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Griffin Capital Essential Asset REIT Reports Second Quarter 2017 Results

- Reports Increased Net Income Compared to Year-Ago Period, with Continued Strong Balance Sheet Fundamentals -

/EIN News/ -- EL SEGUNDO, Calif., Aug. 22, 2017 (GLOBE NEWSWIRE) -- Griffin Capital Essential Asset REIT, Inc. (the “REIT”) announced its operating results for the quarter ended June 30, 2017.  As of June 30, 2017, the REIT’s portfolio consisted of 74(1) assets encompassing approximately 18.8 million(1) square feet of space in 20 states with a total acquisition value of $3.0 billion(1).

Kevin Shields, Chairman and Chief Executive Officer of the REIT commented, "Our solid second quarter financial results reflect the success of our strategic fundamentals for creating shareholder value, which emphasize current income and longer-term capital appreciation opportunities driven by careful acquisition and disciplined management of top quality commercial properties in fast-growing metropolitan markets.  We've maintained our longstanding focus on having a strong balance sheet, while generating stable rental revenues from investment grade tenants and guarantors in long-term lease agreements.  Looking ahead, we're confident that macro drivers in the markets and domestic economy, particularly with respect to rising valuations for the types of commercial properties that comprise our portfolio of assets, position the REIT well for the future.”

Highlights and Accomplishments in Second Quarter 2017 and Results as of June 30, 2017:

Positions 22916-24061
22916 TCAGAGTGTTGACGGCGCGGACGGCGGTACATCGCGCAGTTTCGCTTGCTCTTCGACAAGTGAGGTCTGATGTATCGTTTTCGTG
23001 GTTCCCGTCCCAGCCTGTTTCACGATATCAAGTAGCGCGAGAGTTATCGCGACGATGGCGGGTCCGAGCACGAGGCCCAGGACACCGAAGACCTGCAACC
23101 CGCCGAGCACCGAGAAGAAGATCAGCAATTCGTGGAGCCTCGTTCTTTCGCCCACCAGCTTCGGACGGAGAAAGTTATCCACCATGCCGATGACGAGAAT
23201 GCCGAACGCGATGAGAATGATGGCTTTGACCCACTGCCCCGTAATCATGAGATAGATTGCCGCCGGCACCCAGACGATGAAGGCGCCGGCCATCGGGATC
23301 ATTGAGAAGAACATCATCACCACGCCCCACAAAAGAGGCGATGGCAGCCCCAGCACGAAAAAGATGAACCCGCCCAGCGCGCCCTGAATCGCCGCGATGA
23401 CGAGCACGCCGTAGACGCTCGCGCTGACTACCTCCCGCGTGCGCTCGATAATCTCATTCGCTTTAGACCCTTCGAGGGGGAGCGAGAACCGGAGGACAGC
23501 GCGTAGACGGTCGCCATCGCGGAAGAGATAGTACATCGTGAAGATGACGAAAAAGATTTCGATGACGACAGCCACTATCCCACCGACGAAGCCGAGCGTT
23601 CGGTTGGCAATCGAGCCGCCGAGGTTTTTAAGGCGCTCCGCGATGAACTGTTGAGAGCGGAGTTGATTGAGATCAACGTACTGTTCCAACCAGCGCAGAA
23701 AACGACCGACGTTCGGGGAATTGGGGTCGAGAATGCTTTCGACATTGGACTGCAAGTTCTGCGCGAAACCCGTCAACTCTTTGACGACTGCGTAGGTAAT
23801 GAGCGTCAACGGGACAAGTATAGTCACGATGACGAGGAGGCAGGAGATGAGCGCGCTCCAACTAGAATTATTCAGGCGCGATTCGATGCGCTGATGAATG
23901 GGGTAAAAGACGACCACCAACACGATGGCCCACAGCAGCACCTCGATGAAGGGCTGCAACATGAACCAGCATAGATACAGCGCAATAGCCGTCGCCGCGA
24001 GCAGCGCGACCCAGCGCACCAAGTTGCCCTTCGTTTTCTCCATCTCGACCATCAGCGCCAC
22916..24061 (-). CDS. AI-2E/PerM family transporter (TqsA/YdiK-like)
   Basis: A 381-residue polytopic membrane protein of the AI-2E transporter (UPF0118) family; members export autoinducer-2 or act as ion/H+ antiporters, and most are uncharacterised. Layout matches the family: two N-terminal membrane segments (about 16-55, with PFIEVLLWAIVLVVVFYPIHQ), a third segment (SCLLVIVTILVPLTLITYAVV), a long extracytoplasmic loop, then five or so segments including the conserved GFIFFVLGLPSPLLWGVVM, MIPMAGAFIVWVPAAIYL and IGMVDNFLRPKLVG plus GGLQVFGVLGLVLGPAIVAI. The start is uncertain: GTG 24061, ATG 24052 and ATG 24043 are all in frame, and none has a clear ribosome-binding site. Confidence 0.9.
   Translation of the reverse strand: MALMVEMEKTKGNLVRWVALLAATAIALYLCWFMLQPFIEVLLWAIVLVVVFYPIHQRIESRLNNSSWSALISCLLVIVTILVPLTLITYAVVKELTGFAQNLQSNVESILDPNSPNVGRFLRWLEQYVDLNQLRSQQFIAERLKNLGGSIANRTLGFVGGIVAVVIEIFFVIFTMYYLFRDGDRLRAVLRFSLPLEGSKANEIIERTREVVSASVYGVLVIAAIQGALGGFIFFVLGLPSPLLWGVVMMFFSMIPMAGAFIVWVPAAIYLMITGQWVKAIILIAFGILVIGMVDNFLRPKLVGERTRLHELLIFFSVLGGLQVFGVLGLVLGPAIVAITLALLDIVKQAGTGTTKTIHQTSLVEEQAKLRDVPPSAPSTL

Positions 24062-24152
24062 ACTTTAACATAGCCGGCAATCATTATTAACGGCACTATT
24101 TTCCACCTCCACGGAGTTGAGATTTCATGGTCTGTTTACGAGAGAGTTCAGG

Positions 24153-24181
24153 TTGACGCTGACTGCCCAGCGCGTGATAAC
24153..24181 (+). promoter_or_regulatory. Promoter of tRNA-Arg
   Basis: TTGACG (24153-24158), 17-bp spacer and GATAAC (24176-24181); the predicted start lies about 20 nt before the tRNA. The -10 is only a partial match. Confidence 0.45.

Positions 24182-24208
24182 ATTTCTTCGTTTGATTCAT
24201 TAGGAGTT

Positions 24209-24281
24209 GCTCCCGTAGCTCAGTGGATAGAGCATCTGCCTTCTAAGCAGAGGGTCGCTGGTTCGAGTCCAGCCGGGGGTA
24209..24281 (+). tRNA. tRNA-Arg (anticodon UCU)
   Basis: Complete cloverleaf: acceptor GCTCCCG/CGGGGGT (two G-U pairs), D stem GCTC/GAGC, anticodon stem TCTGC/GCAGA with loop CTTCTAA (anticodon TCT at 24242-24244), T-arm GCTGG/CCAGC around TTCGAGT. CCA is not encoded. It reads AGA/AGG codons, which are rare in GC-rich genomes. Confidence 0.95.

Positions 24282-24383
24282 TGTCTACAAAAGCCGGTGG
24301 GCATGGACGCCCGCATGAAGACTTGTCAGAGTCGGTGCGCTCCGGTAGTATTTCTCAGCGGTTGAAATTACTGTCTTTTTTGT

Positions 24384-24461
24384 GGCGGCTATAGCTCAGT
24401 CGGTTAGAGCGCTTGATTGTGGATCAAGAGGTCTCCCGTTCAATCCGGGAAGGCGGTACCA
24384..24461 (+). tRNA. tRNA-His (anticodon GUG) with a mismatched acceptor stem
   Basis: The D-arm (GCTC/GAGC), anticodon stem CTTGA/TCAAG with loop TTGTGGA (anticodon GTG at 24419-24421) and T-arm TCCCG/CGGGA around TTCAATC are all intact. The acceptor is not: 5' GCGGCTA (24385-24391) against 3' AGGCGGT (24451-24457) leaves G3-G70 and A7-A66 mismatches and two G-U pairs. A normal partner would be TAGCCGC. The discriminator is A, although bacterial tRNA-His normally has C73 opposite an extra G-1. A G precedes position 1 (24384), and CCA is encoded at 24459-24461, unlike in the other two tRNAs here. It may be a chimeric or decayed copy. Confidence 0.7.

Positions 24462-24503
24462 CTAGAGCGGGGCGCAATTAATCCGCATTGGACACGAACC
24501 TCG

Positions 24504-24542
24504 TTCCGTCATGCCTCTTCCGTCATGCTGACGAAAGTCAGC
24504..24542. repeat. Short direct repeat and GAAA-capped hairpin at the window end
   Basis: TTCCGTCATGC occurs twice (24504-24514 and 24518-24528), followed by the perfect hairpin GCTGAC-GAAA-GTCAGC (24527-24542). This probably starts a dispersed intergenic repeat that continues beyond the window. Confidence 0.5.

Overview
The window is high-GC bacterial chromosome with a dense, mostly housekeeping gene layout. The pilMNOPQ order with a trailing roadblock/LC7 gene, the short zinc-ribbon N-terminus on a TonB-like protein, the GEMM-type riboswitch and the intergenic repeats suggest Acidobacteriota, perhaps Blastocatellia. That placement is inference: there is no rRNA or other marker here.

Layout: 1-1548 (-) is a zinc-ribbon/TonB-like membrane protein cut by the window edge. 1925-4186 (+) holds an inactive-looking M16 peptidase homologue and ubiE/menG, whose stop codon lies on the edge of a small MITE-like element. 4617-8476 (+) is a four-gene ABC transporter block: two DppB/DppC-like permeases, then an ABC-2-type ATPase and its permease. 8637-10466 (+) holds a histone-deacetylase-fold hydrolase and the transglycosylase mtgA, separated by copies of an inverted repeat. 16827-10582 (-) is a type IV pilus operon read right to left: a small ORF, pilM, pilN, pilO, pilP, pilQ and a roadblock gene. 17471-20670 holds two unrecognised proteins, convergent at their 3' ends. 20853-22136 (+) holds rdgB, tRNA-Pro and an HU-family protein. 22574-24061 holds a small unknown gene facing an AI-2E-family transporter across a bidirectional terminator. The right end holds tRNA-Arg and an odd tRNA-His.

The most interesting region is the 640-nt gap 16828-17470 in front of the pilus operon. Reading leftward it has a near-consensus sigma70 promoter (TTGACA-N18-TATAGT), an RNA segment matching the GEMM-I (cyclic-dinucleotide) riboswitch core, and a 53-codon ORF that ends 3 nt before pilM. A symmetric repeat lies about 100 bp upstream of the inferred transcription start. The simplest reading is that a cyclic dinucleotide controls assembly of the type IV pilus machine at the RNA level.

• The total capitalization of our portfolio as of June 30, 2017 was $3.3 billion(2).
  • Our weighted average remaining lease term was approximately 6.9(1) years with average annual rent increases of approximately 2.0%(1).
  • Approximately 72.0%(1) of our portfolio’s net rental revenue(3) was generated by properties leased to tenants and/or guarantors with investment grade credit ratings or whose non-guarantor parent companies have investment grade credit ratings(4).
  • We executed new and renewal leases totaling 175,998 square feet, including a 10-year lease renewal with Comcast Cable Communications for 87,385 square feet in Seattle and a new 11-year lease with Green Apple Management Company for 83,500 square feet in Philadelphia.
  • Net income attributable to common stockholders was $8.8 million or $0.05 per basic and diluted share for the quarter ended June 30, 2017, compared to $6.2 million or $0.04 per basic and diluted share for the quarter ended June 30, 2016.
  • Total revenue, was $82.8 million for the quarter ended June 30, 2017, compared to $86.6 million for the quarter ended June 30, 2016. The change in total revenue was due to lower occupancy.
  • Modified funds from operations, or MFFO, as defined by the Investment Program Association (IPA), was approximately $39.0 million for the quarter, compared to approximately $37.2 million for the same period in 2016. Funds from operations, or FFO, was approximately $35.4 million and $38.1 million for the quarters ended June 30, 2017 and 2016, respectively.  Please see financial reconciliation tables and notes at the end of this release for more information regarding MFFO and FFO.
  • Our Adjusted EBITDA, as defined per our credit facility agreement, was approximately $56.6 million for the quarter with a fixed charge and interest coverage ratio of 3.98 and 4.55, respectively. Please see financial reconciliation tables and notes at the end of this release for more information regarding adjusted EBITDA and related ratios.
  • Our debt to total real estate acquisition value as of June 30, 2017 was 48.7%(1).
  • On June 30, 2017, we sold the ITT property located in Sylmar, CA, which had a net carrying value of approximately $5.4 million on the closing date. The contract selling price for the property was $10.0 million, excluding closing costs and other closing credits. We recognized a gain of approximately $4.0 million.

About Griffin Capital Essential Asset REIT
Griffin Capital Essential Asset REIT, Inc. is a publicly-registered non-traded REIT with a portfolio, as of June 30, 2017, of 74 office and industrial properties totaling 18.8 million rentable square feet, located in 20 states, representing total REIT capitalization of approximately $3.3 billion. Griffin Capital Essential Asset REIT, Inc. is one of several REITs sponsored or co-sponsored by Griffin Capital Company, LLC.

About Griffin Capital Company, LLC